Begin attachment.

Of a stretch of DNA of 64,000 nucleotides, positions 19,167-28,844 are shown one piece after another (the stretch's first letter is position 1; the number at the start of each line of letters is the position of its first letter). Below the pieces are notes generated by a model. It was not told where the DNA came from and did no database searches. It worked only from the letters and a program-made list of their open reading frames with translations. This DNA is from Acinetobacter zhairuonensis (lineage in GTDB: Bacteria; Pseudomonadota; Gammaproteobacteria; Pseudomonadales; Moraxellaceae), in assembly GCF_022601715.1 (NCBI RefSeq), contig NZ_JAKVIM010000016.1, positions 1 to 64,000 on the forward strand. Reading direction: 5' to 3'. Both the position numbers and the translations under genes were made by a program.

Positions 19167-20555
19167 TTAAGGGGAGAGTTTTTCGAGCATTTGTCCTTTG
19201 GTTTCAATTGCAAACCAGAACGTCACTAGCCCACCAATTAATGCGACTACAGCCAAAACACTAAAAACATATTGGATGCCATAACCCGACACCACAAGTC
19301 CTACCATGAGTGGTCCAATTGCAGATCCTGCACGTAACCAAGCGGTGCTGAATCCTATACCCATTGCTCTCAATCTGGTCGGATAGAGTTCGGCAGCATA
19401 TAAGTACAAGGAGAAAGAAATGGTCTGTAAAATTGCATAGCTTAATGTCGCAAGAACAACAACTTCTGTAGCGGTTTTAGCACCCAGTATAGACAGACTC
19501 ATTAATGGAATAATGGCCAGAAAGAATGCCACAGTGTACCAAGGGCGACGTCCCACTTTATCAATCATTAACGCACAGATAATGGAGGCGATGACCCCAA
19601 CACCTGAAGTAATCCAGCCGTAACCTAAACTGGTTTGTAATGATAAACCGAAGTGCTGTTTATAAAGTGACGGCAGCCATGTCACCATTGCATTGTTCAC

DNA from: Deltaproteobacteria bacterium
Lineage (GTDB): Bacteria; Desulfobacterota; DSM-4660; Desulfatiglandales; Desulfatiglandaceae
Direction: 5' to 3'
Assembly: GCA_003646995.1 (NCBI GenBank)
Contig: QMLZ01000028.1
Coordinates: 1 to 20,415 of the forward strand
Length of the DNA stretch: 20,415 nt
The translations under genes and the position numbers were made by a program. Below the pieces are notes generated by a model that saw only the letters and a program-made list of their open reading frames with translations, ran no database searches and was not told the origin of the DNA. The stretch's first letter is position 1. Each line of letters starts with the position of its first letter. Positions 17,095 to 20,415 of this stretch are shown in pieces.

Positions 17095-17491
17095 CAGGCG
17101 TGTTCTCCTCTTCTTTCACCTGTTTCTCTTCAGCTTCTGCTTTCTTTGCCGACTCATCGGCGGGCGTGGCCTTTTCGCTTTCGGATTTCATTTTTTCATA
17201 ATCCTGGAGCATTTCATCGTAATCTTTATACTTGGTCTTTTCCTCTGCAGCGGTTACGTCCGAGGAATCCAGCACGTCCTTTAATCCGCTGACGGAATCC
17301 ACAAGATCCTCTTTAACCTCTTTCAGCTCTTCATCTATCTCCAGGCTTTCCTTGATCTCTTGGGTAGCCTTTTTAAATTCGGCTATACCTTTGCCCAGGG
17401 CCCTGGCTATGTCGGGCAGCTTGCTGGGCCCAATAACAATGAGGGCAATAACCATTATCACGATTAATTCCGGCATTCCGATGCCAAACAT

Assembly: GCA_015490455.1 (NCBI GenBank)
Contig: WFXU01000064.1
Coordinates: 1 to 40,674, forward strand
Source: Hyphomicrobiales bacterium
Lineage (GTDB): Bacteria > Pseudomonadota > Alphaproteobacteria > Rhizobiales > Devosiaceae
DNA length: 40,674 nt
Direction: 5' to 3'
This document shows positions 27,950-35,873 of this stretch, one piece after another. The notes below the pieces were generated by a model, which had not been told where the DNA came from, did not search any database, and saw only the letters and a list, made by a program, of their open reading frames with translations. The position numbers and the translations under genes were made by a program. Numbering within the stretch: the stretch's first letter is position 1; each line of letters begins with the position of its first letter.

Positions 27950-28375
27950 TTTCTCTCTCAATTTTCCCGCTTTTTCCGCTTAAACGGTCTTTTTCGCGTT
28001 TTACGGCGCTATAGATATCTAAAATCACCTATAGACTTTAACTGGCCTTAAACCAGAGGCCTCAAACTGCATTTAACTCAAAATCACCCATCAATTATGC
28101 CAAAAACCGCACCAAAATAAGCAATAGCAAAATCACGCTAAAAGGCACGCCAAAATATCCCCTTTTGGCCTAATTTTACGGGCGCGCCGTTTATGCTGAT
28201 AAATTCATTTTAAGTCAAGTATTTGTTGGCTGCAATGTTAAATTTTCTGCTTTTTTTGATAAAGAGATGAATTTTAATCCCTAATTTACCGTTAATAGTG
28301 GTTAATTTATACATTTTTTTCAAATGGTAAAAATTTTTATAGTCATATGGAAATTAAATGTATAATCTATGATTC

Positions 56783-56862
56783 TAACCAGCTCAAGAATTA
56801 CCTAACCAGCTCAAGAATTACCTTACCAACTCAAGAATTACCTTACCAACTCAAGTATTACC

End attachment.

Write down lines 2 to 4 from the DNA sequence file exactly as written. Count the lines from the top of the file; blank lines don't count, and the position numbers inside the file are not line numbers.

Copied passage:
Positions 19167-20555
19167 TTAAGGGGAGAGTTTTTCGAGCATTTGTCCTTTG
19201 GTTTCAATTGCAAACCAGAACGTCACTAGCCCACCAATTAATGCGACTACAGCCAAAACACTAAAAACATATTGGATGCCATAACCCGACACCACAAGTC